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dc.contributor.authorGrueber, Catherine E.
dc.contributor.authorReid-Wainscoat, Elizabeth E.
dc.contributor.authorFox, Samantha
dc.contributor.authorBelov, Katherine
dc.contributor.authorShier, Debra M.
dc.contributor.authorHogg, Carolyn J.
dc.contributor.authorPemberton, David
dc.date.accessioned2020-05-27T22:44:07Z
dc.date.available2020-05-27T22:44:07Z
dc.date.issued2017
dc.identifier2045-2322
dc.identifier.doi10.1038/s41598-017-02273-3
dc.identifier.urihttp://hdl.handle.net/20.500.12634/253
dc.description.abstractCaptive breeding of threatened species, for release to the wild, is critical for conservation. This strategy, however, risks producing captive-raised animals with traits poorly suited to the wild. We describe the first study to characterise accumulated consequences of long-term captive breeding on behaviour, by following the release of Tasmanian devils to the wild. We test the impact of prolonged captive breeding on the probability that captive-raised animals are fatally struck by vehicles. Multiple generations of captive breeding increased the probability that individuals were fatally struck, a pattern that could not be explained by other confounding factors (e.g. age or release site). Our results imply that long-term captive breeding programs may produce animals that are naïve to the risks of the post-release environment. Our analyses have already induced changes in management policy of this endangered species, and serve as model of productive synergy between ecological monitoring and conservation strategy.
dc.language.isoen
dc.relation.urlhttps://www.nature.com/articles/s41598-017-02273-3
dc.rights2017 The Author(s). Open Access This article is licensed under a Creative Commons Attribution 4.0 International License, which permits use, sharing, adaptation, distribution and reproduction in any medium or format, as long as you give appropriate credit to the original author(s) and the source, provide a link to the Creative Commons license, and indicate if changes were made. The images or other third party material in this article are included in the article’s Creative Commons license, unless indicated otherwise in a credit line to the material. If material is not included in the article’s Creative Commons license and your intended use is not permitted by statutory regulation or exceeds the permitted use, you will need to obtain permission directly from the copyright holder. To view a copy of this license, visit http://creativecommons.org/licenses/by/4.0/.
dc.rights.urihttps://creativecommons.org/licenses/by/4.0/
dc.subjectTASMANIAN DEVILS
dc.subjectWILDLIFE MANAGEMENT
dc.subjectBEHAVIOR
dc.subjectANIMAL-HUMAN RELATIONSHIPS
dc.titleIncreasing generations in captivity is associated with increased vulnerability of Tasmanian devils to vehicle strike following release to the wild
dc.typeArticle
dc.source.journaltitleScientific Reports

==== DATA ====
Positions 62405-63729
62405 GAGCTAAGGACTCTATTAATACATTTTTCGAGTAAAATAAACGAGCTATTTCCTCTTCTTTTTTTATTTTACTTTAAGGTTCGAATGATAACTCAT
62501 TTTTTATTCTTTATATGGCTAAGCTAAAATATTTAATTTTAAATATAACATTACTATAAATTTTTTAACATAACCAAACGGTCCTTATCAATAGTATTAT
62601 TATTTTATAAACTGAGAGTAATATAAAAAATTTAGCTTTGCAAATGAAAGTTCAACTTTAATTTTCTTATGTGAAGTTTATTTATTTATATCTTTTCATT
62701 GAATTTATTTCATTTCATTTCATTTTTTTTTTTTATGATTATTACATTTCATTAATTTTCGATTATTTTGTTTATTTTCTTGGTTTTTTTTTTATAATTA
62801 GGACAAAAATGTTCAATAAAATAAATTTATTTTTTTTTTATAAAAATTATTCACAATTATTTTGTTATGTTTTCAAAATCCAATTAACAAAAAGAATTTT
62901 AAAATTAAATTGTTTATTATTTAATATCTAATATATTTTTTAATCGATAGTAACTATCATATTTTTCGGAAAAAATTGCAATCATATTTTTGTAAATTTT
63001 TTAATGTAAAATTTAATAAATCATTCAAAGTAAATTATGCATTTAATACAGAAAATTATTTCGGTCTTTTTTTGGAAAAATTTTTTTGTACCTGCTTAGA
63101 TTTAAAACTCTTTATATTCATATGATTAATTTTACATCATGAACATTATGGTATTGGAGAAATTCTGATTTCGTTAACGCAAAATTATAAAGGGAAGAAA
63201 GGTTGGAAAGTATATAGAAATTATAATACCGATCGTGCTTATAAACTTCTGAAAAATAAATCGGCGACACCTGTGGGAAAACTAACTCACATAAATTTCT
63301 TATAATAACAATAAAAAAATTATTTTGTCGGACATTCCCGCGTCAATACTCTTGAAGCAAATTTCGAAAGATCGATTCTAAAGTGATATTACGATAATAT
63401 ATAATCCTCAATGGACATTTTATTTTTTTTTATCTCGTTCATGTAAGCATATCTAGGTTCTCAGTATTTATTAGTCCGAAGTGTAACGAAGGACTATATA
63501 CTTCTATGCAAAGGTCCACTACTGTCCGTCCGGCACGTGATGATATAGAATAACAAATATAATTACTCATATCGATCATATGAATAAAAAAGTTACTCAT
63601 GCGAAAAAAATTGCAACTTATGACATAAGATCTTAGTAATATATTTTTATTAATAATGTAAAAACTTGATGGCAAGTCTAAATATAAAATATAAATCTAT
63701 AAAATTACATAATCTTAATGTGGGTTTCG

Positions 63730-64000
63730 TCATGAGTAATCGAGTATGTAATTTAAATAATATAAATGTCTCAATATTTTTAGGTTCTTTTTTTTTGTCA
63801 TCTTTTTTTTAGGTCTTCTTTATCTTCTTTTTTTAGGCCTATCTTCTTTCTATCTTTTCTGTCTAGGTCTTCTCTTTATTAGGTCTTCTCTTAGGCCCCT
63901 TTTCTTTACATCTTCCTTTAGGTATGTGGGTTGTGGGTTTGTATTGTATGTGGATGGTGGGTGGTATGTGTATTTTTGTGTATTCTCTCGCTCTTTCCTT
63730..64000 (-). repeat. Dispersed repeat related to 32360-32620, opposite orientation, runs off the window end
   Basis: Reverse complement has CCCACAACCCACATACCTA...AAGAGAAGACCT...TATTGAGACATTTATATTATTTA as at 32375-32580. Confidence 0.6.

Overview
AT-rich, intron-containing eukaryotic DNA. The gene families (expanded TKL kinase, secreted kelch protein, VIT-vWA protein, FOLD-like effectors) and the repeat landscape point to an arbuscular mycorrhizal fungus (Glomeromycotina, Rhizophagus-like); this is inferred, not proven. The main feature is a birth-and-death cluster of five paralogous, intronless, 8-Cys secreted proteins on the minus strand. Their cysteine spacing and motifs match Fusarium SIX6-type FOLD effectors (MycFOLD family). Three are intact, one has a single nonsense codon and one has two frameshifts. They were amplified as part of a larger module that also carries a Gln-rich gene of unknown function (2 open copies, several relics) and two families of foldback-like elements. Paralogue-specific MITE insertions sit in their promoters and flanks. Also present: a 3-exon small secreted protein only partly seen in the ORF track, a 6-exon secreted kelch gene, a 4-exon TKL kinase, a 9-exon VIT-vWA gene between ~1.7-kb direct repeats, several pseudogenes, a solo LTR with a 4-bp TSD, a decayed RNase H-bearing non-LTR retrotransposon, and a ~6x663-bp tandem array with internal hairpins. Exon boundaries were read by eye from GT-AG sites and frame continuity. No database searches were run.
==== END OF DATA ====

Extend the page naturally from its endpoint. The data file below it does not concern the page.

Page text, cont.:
dc.source.volume7
dc.source.issue1
dc.source.beginpage2161
dcterms.dateAccepted2017
refterms.dateFOA2020-05-27T22:44:07Z
html.description.abstractCaptive breeding of threatened species, for release to the wild, is critical for conservation. This strategy, however, risks producing captive-raised animals with traits poorly suited to the wild. We describe the first study to characterise accumulated consequences of long-term captive breeding on behaviour, by following the release of Tasmanian devils to the wild. We test the impact of prolonged captive breeding on the probability that captive-raised animals are fatally struck by vehicles. Multiple generations of captive breeding increased the probability that individuals were fatally struck, a pattern that could not be explained by other confounding factors (e.g. age or release site). Our results imply that long-term captive breeding programs may produce animals that are naïve to the risks of the post-release environment. Our analyses have already induced changes in management policy of this endangered species, and serve as model of productive synergy between ecological monitoring and conservation strategy.


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2017 The Author(s).  Open Access This article is licensed under a Creative Commons Attribution 4.0 International License, which permits use, sharing, adaptation, distribution and reproduction in any medium or format, as long as you give appropriate credit to the original author(s) and the source, provide a link to the Creative Commons license, and indicate if changes were made. The images or other third party material in this article are included in the article’s Creative Commons license, unless indicated otherwise in a credit line to the material. If material is not included in the article’s Creative Commons license and your intended use is not permitted by statutory regulation or exceeds the permitted use, you will need to obtain permission directly from the copyright holder. To view a copy of this license, visit http://creativecommons.org/licenses/by/4.0/.
Except where otherwise noted, this item's license is described as 2017 The Author(s). Open Access This article is licensed under a Creative Commons Attribution 4.0 International License, which permits use, sharing, adaptation, distribution and reproduction in any medium or format, as long as you give appropriate credit to the original author(s) and the source, provide a link to the Creative Commons license, and indicate if changes were made. The images or other third party material in this article are included in the article’s Creative Commons license, unless indicated otherwise in a credit line to the material. If material is not included in the article’s Creative Commons license and your intended use is not permitted by statutory regulation or exceeds the permitted use, you will need to obtain permission directly from the copyright holder. To view a copy of this license, visit http://creativecommons.org/licenses/by/4.0/.